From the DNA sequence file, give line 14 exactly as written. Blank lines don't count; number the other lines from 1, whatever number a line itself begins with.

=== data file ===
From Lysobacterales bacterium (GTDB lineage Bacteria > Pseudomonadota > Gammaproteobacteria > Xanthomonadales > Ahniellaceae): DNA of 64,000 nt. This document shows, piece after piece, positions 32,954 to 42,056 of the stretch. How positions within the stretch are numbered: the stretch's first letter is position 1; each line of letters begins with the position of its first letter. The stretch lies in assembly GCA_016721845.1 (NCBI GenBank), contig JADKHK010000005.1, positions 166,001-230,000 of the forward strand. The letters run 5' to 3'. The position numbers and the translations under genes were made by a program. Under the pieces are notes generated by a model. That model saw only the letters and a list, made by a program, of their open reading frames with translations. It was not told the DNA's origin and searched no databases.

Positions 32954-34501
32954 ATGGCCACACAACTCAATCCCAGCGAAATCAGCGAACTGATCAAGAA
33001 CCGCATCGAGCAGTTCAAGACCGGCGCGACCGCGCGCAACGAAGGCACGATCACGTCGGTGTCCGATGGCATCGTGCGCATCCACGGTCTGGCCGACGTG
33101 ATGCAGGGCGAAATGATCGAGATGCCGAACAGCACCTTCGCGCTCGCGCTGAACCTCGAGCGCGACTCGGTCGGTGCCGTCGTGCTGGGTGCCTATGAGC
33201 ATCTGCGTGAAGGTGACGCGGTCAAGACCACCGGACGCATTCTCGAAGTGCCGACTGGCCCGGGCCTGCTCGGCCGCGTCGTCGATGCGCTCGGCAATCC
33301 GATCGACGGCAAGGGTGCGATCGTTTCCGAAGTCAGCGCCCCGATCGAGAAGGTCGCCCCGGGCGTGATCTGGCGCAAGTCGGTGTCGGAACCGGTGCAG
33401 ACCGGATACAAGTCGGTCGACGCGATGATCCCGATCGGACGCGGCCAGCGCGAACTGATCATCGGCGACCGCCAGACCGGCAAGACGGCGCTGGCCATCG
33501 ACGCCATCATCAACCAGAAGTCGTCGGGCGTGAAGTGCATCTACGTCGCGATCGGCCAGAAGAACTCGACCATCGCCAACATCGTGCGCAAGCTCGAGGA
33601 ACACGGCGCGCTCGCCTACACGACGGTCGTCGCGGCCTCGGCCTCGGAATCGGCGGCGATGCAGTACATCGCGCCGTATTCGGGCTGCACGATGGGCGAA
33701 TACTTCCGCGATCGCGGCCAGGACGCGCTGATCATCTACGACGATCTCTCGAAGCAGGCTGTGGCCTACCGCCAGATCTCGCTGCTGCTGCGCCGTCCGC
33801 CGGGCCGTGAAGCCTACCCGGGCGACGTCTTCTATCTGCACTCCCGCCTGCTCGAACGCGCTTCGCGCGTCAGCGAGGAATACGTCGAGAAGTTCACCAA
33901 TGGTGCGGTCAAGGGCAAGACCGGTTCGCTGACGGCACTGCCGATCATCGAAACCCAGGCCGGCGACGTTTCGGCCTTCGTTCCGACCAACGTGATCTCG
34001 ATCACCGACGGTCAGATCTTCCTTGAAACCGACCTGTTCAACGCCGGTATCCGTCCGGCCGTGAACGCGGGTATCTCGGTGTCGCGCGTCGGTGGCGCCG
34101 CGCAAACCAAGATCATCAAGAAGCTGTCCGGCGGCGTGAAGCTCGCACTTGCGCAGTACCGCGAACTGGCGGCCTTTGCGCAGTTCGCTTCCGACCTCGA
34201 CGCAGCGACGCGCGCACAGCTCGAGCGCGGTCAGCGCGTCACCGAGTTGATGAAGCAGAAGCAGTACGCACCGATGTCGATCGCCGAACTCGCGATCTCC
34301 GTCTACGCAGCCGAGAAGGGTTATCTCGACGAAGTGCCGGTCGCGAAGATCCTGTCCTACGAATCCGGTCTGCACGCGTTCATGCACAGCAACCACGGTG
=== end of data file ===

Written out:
34001 ATCACCGACGGTCAGATCTTCCTTGAAACCGACCTGTTCAACGCCGGTATCCGTCCGGCCGTGAACGCGGGTATCTCGGTGTCGCGCGTCGGTGGCGCCG